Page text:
Moving Shadow Copy files to new drive in 2003 Server

I have enabled shadow copies on one of the drive on our windows 2003 Server that keeps our data. We are planning to purchase a SAN storage device and want to move the files to the SAN. The same 2003 server will be connected to the new SAN. I am assuming that I can enable shadow copy on the SAN because it will be like an external hard drive. right?  More importantly, if I were to copy the files to the SAN, would I loose all the shadow copy information? Also,  I am thinking of replicating the files from the SAN to another server, would the shadow copies be also replicated.

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Lee W, MVPConnect With a Mentor Technology and Business Process AdvisorCommented:
SAN space is seen as local hard disk space so Shadow Copies should work on a SAN.

You cannot move Volume Shadow Copies from one drive to another.  You would need to DISABLE the service, which clears out the existing shadow copies, then change the shadow copy storage drive and reenable them.

Replicating the copies would be dependant upon exactly how you replicate.  If you put the copies on another drive letter (as I would recommend) and do not replicate that drive, then the copies would not be replicated.

netcompAuthor Commented:
What if I am replicating to the folder that has shadow copies enabled. Would it creat shadow copies of the files that are being replicated?

How about when backing up? If I need to restore from backup to the same server? I heard that I need to restoer sytem state also if I am restoring from backup and want to have the shadow copies information?

Leew, I know this is abou Shadow copies , but if we get a SAN and we get a SAN switch, can two servers access the same folder at the same time?

Thank you
Lee W, MVPTechnology and Business Process AdvisorCommented:
As I understand the technology, when the file is first placed there, no shadow copy is created (it's the first and so far only version).  As soon as an edit occurs to the file and data changes, thats when the copy is created.

So, if you replicate TO a drive with Shadow copy enabled, the initial copy/replication will NOT create copies.  Subsequent "replications" if your replication technology does "all or nothing" type of replication, then I'm not sure how it will behave.  The technology SHOULD look for changes, essentially looking at a checksum which in theory only changes when the file changes, so that SHOULD be ok.

I've never be in a position to test this backup theory.  In practice you should have various backups and should also realize that shadow copies are a temporary thing and they WILL be overwritten over time which you don't necessarily have any specific control over.  Shadow copies are great, but I don't view them as a primary method of backup and though they are kept in the system volume folder, I don't know if a system state backup would back them up.  I would suspect not and frankly, I wouldn't want to do a system state restore unless the server crashed.  And since your data should be on a seperate disk from the OS, if the OS disk crashes, then the data is fine and vice versa.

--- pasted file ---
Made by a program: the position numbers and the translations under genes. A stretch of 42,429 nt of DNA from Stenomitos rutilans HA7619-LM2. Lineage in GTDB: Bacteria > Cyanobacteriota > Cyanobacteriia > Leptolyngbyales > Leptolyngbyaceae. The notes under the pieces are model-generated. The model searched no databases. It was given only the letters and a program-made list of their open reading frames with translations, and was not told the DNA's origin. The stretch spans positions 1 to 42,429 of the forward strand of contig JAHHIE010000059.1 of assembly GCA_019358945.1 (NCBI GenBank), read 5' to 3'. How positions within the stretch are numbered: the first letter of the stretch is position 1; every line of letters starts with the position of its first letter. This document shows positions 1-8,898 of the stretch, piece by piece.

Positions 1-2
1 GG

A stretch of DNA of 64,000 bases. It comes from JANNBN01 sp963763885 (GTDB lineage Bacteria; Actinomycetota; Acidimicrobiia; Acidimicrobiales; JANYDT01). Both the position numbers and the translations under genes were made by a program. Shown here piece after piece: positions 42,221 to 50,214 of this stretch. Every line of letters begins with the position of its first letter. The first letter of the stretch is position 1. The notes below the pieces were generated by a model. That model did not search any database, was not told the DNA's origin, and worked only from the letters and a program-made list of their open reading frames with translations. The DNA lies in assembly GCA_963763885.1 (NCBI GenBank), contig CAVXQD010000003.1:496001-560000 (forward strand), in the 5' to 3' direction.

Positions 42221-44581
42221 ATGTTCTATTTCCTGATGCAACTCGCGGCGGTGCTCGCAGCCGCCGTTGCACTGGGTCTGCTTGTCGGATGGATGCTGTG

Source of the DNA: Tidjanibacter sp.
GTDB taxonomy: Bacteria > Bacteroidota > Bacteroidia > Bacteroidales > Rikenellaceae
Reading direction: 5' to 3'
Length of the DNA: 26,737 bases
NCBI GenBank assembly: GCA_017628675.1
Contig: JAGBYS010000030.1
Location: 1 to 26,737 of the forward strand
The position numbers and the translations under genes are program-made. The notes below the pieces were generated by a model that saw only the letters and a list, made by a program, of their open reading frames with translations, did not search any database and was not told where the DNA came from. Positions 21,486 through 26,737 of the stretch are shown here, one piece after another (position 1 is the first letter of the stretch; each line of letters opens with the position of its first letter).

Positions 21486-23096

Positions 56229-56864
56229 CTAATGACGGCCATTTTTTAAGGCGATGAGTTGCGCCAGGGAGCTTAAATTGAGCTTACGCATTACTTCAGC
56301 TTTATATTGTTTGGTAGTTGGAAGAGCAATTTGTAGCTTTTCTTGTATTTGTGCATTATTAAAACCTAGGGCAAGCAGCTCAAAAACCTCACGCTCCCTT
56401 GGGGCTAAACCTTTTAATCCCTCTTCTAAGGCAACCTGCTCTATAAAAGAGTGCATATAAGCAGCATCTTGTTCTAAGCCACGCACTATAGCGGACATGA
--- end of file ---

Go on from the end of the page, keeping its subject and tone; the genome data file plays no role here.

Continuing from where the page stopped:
In most (if not all) circumstances, you CANNOT access a SAN volume from two servers at the same time.  SANs are often clustered and they will have connections to two servers that can use the same volumes, but only one at a time has access to a given volume. If both could write at the same time, you could potentially corrupt (seriously) your data as there is no native locking mechanism to protect you from access or even writing to the same space at the same time.

carl_legereConnect With a Mentor Commented:
Shadow copies are not made based on realtime changes.  They are created according to a schedule, look in scheduled tasks you will see a call to: C:\WINDOWS\system32\vssadmin.exe
The defaults are 7am and midnight or somesuch.  The vssadmin creates a new version by comparing a cache of changes and essentially writes the changes out to a file.

I agree with Leew generally with this exception.

My site with 14 geogrpahically diverse locations all using DFS and shadow copies are configured in such a way that one of the DFS targets has 1.0 terrabyte or so free.  shadow copy service is told to use all the space it wants, leaving 5% free or so.  When you want to restore or view shadow copies you have a choice of going to your local server and view the snapshots it has OR go via the WAN to the 'backup server' who has much free space.  It will have more snapshots, an thus more flexibility for user self restores.  

The backup server also uses tradional backup technologies to multiply the redundancy.  Indeed DO NOT trust shadow copy service.

Sorry I can't comment on SAN to two servers feasibility.
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